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These diseases result from IgE-dependent release of mediators from sensitized basophils and mast cells upon contact with an offending antigen (allergen). Associated disorders include anaphylaxis, allergic rhinitis, urticaria, asthma, and eczematous (atopic) dermatitis. Atopic allergy implies a familial tendency to the development of these disorders singly or in combination.


IgE binds to the surface of mast cells and basophils through a high-affinity receptor. Cross-linking of this IgE by antigen causes cellular activation with subsequent release of preformed and newly synthesized mediators including histamine, prostaglandins, leukotrienes (C4, D4, and E4, collectively known as slow-reacting substance of anaphylaxis—SRS-A), acid hydrolases, neutral proteases, proteoglycans, and cytokines (Fig. 167-1). These mediators have been implicated in many pathophysiologic events associated with immediate-type hypersensitivity, such as vasodilatation, increased vasopermeability, smooth-muscle contraction, and chemotaxis of neutrophils and other inflammatory cells. The clinical manifestations of each allergic reaction depend largely on the anatomic site(s) and time course of mediator release.

FIGURE 167-1

Bioactive mediators of three categories generated by IgE-dependent activation of murine mast cells can elicit common but sequential target cell effects leading to acute and sustained inflammatory responses. LT, leukotriene; PAF, platelet-activating factor; PGD2, prostaglandin D2; IL, interleukin; GM-CSF, granulocyte-macrophage colony-stimulating factor; INF, interferon; TNF, tumor necrosis factor.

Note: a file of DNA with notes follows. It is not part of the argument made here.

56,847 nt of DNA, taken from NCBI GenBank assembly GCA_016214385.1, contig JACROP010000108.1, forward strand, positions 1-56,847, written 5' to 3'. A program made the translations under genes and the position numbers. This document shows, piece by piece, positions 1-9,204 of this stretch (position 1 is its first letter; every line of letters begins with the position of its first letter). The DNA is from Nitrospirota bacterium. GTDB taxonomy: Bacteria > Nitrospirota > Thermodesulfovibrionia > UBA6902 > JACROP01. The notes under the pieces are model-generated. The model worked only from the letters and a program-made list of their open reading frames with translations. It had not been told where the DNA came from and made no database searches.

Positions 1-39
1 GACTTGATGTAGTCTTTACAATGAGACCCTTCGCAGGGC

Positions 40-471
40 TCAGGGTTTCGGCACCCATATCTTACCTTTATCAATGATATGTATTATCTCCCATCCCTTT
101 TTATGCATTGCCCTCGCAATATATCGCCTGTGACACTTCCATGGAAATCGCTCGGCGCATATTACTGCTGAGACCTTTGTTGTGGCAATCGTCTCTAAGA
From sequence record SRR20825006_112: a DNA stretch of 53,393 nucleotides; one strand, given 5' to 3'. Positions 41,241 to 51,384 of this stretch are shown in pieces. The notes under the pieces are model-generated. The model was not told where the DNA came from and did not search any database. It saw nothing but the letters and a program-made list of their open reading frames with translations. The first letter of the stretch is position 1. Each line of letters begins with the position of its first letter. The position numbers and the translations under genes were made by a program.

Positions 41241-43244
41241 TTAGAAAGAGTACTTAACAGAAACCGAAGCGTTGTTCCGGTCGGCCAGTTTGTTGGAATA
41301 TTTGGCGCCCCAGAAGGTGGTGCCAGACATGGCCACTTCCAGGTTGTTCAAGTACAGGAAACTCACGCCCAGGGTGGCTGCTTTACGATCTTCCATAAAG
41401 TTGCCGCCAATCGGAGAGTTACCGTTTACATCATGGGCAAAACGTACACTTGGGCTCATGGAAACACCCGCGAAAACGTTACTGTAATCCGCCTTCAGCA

May occur together or separately. Urticaria involves only the superficial dermis and presents as circumscribed wheals with raised serpiginous borders and blanched centers; wheals may coalesce. Angioedema involves deeper layers of skin and may include subcutaneous tissue. The classification of urticaria-angioedema focuses on mechanisms that elicit clinical disease and can be useful for differential diagnosis (see Table 167-1).



Characterized by massive edema formation in the dermis (and subcutaneous tissue in angioedema). Presumably the edema is due to increased vasopermeability caused by mediator release from mast cells or other cell populations.


History, with special attention to possible offending exposures and/or ingestion as well as the duration of lesions. Vasculitic urticaria typically ...

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